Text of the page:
71.1% of over 70 year-olds and 41.7% of over 50 year-olds have some form of hearing loss.
Most people who experience hearing loss as they get older do so due to a condition called presbyacusis, caused by wear and tear to the tiny hair cells in our inner ear.
There are two types of hearing problem - 'conductive', when sound is not able to pass through the outer or middle ear, and 'sensorineural', when the inner chamber of the ear (cochlea) or the auditory nerve that transmits the sound signals to the brain are affected.
The sensorineural kind of hearing loss becomes more common as we get older, usually due to a condition called presbyacusis.
Conductive hearing problems can include:
- middle ear infections
- collection of fluid in the middle ear (known as "glue ear" in children
- blockage of the outer ear by wax
- damage to the eardrum by infection or an injury
- otosclerosis, a condition in which the tiny bones of the middle ear (the ossicles) which normally move to transmit sound become immobile
Sensorineural hearing problems can include:
- age-related hearing loss – known as presbyacusis
- noise exposure
- infections caused by viruses – such as mumps, measles or rubella
- certain medications that are toxic to the ear other conditions such as non-cancerous growths that affect the auditory nerve or Meniere’s disease
Presbyacusis progresses gradually and tends to affect both ears equally, although you may not notice it for quite a few years.
The signs may be subtle at first, usually people notice having problems hearing speech clearly and this is due to the loss of hearing the high frequency sounds like 'sh', 'k', 'p' and 'f' in everyday speech.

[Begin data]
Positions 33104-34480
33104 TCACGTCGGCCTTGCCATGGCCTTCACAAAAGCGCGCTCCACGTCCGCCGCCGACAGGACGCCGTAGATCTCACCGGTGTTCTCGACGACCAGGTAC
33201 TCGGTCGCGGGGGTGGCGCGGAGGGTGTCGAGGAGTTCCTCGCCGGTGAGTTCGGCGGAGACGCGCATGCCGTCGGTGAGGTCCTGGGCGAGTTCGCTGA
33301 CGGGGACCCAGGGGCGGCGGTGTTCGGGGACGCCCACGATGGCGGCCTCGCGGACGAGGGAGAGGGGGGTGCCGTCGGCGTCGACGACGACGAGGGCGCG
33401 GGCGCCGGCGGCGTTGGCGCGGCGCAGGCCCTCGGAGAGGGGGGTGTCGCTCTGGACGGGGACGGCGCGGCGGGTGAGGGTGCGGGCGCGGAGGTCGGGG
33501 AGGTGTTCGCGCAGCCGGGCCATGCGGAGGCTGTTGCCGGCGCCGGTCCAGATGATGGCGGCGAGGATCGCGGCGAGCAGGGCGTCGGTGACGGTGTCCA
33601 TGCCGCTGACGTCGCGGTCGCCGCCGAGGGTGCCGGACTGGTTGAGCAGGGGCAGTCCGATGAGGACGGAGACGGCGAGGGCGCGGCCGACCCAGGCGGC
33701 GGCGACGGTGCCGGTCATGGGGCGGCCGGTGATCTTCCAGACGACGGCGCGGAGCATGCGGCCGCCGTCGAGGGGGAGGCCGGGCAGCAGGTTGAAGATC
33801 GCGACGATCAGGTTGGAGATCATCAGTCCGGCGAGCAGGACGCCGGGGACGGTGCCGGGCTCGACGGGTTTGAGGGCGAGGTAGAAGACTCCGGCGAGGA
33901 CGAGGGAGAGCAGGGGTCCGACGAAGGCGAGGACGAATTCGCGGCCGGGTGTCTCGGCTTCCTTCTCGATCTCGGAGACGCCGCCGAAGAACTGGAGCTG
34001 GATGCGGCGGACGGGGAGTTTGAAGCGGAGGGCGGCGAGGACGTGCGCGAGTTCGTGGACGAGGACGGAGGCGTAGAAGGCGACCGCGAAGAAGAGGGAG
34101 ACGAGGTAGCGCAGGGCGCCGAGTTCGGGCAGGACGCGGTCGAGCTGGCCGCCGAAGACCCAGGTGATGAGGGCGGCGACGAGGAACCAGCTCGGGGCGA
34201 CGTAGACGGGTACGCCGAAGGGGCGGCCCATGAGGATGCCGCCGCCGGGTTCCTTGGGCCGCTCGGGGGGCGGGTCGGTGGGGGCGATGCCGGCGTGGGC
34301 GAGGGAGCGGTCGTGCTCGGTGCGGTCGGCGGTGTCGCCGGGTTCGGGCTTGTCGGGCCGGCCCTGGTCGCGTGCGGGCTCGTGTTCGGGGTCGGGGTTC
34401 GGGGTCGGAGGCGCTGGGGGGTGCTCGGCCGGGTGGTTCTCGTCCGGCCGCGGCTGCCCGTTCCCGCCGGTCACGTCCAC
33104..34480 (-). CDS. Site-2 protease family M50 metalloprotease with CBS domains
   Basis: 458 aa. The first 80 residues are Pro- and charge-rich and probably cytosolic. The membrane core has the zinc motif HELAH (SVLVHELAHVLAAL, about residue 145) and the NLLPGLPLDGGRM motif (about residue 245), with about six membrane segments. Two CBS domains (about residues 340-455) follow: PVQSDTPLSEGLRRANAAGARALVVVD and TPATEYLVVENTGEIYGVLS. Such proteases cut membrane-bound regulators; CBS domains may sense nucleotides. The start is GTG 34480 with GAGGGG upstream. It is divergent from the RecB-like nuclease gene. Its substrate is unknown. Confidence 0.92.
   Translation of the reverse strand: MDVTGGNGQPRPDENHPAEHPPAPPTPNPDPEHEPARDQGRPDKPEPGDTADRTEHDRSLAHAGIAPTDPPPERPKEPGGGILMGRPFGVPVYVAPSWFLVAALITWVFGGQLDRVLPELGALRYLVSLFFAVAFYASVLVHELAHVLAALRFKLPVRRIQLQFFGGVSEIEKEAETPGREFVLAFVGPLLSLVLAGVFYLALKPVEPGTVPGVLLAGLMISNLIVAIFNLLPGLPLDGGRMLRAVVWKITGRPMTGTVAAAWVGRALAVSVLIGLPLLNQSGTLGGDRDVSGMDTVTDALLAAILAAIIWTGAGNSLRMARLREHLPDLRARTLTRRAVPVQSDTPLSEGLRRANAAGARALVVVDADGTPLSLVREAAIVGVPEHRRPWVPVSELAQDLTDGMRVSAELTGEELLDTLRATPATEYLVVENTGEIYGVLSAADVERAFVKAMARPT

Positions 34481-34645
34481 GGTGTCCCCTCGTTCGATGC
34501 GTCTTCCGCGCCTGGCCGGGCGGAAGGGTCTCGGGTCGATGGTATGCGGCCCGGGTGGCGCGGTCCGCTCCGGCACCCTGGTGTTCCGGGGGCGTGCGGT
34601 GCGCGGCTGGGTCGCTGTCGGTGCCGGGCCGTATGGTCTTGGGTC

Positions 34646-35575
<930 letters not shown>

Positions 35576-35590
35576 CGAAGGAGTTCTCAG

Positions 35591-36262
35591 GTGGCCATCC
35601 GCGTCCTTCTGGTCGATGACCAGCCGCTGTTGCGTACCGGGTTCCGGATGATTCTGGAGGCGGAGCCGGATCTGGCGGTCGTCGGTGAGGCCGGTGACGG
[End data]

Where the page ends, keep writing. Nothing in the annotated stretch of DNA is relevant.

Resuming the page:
Children and women's voices tend to be higher pitched and so they may be the ones that initially become more difficult to understand. As presbyacusis progresses it is harder to tell the difference between similar sounds.
Hearing noises in the ears where there is no external sound source, known as tinnitus can sometimes be linked to hearing loss. If you experience tinnitus we recommend you see your GP.
What causes it?
Miniscule hair cells line the spiral walls of the cochlea. Sound waves travel through the outer sections of the ear to the cochlea, and the hair cells bend when they hit them. This movement produces electrical signals, which are sent via a nerve straight to the brain.
The brain interprets the electrical signals as sounds and that is how we hear. Presbyacusis is caused by the loss of these tiny hair cells from the inner chamber of the ear.
We have about 15,000 hair cells in each cochlea, and they play a vital part of the chain of events that enables us to hear.
Unfortunately, we tend to lose these over time with age and we cannot regenerate them once they are damaged.
Will everyone get it?
Most of us will lose some of our hearing as we get older because of presbyacusis. The main cause is wear and tear to delicate hair cells over time, but the following factors can play a part:
- regular exposure to loud noise
- history of middle ear disease
- if other people in your family have presbyacusis